If you ask what comes to mind when one uses the word “snake,” then depending on the age and background of the individual, you’ll receive a host of answers, ranging from “dishonest," “crafty,” and “untrustworthy,” to “solid,” “liquid,” and “Psycho Mantis.”
In MMA, a single line from lightweight champion #ConorMcGregor, uttered to #UrijahFaber, forever altered our collective word association. “He’s a snake,” McGregor said while filming the twenty-second season of The Ultimate Fighter. And so it was. Look up the word “snake” in an MMA lexicon and #TJDillashaw’s face will be plastered across the page. You know, figuratively speaking.
For his part, Dillashaw was always the perfect target. Word association with T.J. Dillashaw and the word “snake” is more likely to yield a reply like “predator” or “deadly” than anything relating to a judgement of character. The man who fashioned himself “The Viper” did so even in 2014, long before McGregor swore he heard the Californian hiss. It takes a certain kind of person to see grace in a serpent, to look past the bitter cold and mechanical violence to appreciate the speed, precision, and ferocity of the hunter.
It was always going to be a controversial decision, to leave Faber-led #TeamAlphaMale in order to train with Duane “Bang” Ludwig following the latter’s departure from the Sacramento team. The fraternal nature of MMA often belies the fact that, well, camps are a fiscal matter, not a personal one. The concept of a camp such as Team Alpha Male came about because individually-tailored training camps were not financially viable, as they are for so many in boxing.
It’s easy to see Dillashaw as a man who slithered away from his camp at the first sign of greener pastures, but that would be unfair. It seems more accurate to see him as a tragic character, a championship-level talent seeking only to better himself under a coach with whom he shares a singular bond. Why, then, should the Viper be punished?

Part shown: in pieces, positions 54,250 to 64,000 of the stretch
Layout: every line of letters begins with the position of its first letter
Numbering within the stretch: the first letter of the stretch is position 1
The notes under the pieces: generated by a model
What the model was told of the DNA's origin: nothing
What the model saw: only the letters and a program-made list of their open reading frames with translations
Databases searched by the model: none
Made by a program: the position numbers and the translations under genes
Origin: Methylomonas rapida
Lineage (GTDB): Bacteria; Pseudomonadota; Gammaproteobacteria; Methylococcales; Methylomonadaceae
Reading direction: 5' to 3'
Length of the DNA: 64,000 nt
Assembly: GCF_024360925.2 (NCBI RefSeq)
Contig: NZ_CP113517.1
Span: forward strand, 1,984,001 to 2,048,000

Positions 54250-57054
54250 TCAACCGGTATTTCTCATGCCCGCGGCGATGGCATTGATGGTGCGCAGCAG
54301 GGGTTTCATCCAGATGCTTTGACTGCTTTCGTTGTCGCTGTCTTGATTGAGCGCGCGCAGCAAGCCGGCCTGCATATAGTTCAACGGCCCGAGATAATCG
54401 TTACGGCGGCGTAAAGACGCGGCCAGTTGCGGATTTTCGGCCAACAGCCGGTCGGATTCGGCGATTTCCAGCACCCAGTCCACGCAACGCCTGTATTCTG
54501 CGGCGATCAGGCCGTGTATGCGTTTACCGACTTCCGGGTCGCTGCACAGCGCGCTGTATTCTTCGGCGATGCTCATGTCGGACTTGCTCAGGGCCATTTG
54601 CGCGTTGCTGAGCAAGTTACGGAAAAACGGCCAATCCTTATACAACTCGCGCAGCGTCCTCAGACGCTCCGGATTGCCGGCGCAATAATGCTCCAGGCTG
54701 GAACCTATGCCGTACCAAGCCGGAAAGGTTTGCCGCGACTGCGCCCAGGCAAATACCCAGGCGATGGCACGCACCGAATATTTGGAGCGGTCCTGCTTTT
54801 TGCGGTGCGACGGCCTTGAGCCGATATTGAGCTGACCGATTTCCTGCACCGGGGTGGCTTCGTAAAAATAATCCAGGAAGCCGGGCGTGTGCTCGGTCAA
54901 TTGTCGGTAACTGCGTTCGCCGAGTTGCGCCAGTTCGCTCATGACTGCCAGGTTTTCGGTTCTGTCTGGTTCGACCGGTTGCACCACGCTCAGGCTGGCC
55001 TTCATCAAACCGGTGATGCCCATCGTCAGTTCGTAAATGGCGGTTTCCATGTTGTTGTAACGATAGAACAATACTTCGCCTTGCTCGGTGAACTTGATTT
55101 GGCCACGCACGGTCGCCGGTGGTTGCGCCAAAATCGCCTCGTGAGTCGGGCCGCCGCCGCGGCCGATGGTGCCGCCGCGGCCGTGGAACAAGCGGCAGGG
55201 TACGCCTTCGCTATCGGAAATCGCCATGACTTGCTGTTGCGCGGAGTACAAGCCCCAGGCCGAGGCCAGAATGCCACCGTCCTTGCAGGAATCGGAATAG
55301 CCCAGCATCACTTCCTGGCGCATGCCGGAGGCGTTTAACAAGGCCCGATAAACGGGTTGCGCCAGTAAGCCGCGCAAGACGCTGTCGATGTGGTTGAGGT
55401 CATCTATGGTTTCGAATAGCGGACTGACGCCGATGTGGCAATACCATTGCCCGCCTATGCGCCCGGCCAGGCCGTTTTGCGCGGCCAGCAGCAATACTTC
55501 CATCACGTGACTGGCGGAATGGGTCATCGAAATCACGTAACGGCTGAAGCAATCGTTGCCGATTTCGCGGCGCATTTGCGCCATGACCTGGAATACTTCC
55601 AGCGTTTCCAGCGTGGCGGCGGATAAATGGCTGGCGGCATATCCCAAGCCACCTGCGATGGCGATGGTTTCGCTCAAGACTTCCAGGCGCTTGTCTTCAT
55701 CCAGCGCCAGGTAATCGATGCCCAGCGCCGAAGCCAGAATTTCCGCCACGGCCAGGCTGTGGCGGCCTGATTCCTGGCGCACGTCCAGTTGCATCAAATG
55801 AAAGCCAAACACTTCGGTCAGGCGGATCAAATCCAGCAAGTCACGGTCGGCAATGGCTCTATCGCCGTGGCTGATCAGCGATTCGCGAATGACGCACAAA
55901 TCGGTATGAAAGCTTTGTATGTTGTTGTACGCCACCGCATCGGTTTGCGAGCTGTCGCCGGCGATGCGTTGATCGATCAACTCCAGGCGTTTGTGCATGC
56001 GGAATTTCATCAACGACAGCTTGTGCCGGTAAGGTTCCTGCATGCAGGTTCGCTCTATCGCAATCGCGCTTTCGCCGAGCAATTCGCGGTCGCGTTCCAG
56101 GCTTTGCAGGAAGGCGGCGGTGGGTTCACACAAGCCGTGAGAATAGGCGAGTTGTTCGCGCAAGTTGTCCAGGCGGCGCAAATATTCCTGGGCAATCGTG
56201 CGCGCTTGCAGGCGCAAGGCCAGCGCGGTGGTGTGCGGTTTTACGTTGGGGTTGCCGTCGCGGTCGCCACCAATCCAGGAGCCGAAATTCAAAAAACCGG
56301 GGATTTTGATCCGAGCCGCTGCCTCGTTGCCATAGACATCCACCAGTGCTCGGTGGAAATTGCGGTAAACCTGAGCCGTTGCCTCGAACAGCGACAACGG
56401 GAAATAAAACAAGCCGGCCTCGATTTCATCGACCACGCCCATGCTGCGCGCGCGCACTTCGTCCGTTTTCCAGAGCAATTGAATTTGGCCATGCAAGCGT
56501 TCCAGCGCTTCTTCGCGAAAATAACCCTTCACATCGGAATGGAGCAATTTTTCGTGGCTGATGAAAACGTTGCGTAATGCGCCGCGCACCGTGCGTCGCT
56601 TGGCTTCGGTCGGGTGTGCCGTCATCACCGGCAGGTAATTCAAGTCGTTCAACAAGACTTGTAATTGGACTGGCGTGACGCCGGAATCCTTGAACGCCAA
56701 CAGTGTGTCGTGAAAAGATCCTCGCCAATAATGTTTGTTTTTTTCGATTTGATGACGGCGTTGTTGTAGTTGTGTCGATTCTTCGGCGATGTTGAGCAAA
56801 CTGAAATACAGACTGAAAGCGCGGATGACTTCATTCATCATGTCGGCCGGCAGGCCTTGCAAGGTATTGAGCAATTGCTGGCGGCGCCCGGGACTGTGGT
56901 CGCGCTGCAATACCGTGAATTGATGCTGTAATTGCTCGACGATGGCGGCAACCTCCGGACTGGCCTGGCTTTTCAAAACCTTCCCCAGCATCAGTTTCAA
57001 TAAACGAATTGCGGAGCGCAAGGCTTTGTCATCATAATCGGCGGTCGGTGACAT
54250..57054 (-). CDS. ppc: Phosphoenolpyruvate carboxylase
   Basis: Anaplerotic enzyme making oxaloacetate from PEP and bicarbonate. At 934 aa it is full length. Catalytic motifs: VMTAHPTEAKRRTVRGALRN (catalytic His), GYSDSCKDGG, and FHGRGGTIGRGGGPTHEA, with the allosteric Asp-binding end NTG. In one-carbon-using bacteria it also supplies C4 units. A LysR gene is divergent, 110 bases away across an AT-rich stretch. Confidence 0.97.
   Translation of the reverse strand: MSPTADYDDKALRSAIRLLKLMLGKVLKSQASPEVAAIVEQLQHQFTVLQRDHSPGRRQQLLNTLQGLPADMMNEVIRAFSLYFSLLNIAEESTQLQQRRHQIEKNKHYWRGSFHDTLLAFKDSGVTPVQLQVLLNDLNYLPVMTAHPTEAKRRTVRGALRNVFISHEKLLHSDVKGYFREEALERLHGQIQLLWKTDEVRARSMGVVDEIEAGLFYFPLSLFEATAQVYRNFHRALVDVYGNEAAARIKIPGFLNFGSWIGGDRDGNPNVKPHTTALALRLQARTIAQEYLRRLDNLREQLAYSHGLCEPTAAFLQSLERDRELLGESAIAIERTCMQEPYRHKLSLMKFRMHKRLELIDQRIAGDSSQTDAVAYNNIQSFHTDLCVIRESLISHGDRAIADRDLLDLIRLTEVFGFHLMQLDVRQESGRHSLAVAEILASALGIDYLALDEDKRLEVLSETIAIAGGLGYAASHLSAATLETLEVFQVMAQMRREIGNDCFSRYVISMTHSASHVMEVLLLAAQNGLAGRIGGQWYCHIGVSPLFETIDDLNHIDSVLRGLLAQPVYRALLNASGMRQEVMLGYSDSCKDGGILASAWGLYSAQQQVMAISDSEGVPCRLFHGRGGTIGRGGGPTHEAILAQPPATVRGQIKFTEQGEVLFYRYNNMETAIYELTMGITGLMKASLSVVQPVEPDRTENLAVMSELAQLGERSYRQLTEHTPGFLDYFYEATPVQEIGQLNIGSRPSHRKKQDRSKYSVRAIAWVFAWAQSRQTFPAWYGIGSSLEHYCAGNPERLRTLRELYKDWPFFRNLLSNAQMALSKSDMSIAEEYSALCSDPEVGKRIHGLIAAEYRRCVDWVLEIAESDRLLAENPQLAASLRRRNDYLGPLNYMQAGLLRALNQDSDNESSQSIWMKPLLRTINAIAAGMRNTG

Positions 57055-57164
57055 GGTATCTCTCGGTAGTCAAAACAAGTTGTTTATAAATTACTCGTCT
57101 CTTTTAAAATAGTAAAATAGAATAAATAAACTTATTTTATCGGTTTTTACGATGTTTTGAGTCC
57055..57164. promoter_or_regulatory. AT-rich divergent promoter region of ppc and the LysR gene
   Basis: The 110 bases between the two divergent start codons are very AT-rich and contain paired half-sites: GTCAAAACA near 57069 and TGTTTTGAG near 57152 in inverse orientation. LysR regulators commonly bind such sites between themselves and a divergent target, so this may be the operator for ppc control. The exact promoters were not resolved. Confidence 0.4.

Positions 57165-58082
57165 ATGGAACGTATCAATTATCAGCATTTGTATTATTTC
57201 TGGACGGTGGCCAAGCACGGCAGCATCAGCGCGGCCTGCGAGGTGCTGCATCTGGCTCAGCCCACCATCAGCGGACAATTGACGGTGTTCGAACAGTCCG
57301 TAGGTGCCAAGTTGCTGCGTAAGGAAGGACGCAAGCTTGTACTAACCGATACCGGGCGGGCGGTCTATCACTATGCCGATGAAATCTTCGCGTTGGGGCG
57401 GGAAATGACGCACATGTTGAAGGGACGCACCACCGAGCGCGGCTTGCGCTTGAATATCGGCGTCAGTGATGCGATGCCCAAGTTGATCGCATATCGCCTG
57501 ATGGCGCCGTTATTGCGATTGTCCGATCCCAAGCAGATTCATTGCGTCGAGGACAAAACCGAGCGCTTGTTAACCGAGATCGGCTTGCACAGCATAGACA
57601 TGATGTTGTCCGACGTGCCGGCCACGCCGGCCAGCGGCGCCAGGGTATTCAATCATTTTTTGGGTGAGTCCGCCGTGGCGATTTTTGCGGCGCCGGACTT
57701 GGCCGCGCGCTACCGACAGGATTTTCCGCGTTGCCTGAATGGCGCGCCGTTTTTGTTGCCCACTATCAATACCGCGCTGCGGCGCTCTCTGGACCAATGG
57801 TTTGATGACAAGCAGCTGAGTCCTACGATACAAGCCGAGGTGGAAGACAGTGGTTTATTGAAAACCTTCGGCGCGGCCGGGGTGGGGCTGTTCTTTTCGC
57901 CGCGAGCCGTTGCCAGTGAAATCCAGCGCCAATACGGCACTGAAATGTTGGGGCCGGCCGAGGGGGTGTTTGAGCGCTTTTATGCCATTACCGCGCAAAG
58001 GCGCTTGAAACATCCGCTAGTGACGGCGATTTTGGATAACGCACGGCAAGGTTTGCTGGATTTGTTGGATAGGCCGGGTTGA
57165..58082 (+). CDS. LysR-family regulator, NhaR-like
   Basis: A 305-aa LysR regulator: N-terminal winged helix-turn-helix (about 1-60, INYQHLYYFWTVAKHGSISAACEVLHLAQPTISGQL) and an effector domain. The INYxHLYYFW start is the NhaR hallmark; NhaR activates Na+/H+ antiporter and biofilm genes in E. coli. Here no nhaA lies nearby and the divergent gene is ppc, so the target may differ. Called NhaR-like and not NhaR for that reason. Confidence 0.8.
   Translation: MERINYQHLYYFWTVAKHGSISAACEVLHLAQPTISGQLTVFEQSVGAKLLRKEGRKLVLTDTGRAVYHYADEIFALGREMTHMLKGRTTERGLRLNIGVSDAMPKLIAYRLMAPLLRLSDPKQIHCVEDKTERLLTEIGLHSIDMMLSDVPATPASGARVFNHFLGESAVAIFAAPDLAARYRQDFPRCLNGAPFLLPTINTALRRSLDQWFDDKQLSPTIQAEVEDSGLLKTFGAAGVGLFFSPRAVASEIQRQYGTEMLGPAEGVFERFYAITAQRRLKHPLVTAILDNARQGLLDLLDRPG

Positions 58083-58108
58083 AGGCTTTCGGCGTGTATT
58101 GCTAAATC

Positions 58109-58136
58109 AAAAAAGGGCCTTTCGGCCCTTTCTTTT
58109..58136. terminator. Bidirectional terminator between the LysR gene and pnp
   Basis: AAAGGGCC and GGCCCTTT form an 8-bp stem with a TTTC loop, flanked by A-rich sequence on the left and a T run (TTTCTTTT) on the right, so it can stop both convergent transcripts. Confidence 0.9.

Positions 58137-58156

Cold-blooded he may be, because he doesn’t seem to care.
Like the great Venom Snake, Dillashaw offers a home to the forgotten; "the Snake Den" may sound like a bastion for sociopaths, sure, but so did Outer Heaven, and that turned out fine in the end.
The assorted rivalries formed between Dominick Cruz and several generations of Alpha Male luminaries have largely dominated the elite end of the bantamweight division since its UFC inception. Even with Cruz's departure from the immediate title picture, the belt hangs between these same narratives.
Alpha Male phenom, and current bantamweight champion, #CodyGarbrandt seemed to take Dillashaw's departure worse than anyone. While Faber made bizarre mafioso-like claims that Dillashaw "walked away from the family," Garbrandt, who almost came to blows with McGregor on the same season of TUF on which the "snake" line was first uttered, made his feelings on the matter known.
And, it's easy to see why Garbrandt may feel scorned. A guy who has been targeting Dominick Cruz since high school may not appreciate the one-sided nature of the Cruz-Alpha Male rivalry. The most dramatic improvements in Dillashaw's game came under #DuaneLudwig. Under Ludwig, he was able to develop a skill set capable of competing on at least even footing with championship-caliber opposition, dominating most.
Loyalty can be a powerful thing, even within a space in which it is inherently unwarranted. But, from an outsider's perspective, it's easy to see the precariousness of Dillashaw's position, and the unenviable nature of the choice he was forced to make. Now, he'll serve as a coach on the twenty-fifth season of The Ultimate Fighter against his scorned, familiar brother.
Rather than dwell on any of that, Dillashaw took inspiration from the 1984 seminal martial arts classic, "the Karate Kid."
"The Karate Kid" follows protagonist and Cobra Kai karate practitioner Johnny Lawrence, a troubled youth with a heart of gold, as he prepares to face off in the Under-18 All-Valley Karate Tournament against noted sociopath Daniel LaRusso. The words "strike first, strike hard, no mercy" were first uttered by Johnny's master in the art of Cobra Kai, sensei John Kreese.
If there's one thing to be said for Dillashaw, it's that he has interesting ways of looking at things. That's part of what makes his coaching spot opposite Garbrandt so appealing; neither is a gifted trash talker, but the history and animosity are legitimate, represented by one man who seeks retribution for betrayal, and another who remains uninvested in what he views as a necessary split.
Garbrandt may not be the most eloquent of orators, but if he proved anything in the lead up to his title-winning beatdown of Dominick Cruz, it is that he is willing to sound stupid as many times as it takes, as long as his hand is raised at the end. This ate at Cruz, appealed to his ego, and caused him to make serious tactical errors. Dillashaw, he's more composed. He'll just keep taking it on the chin. Those scales don't crack.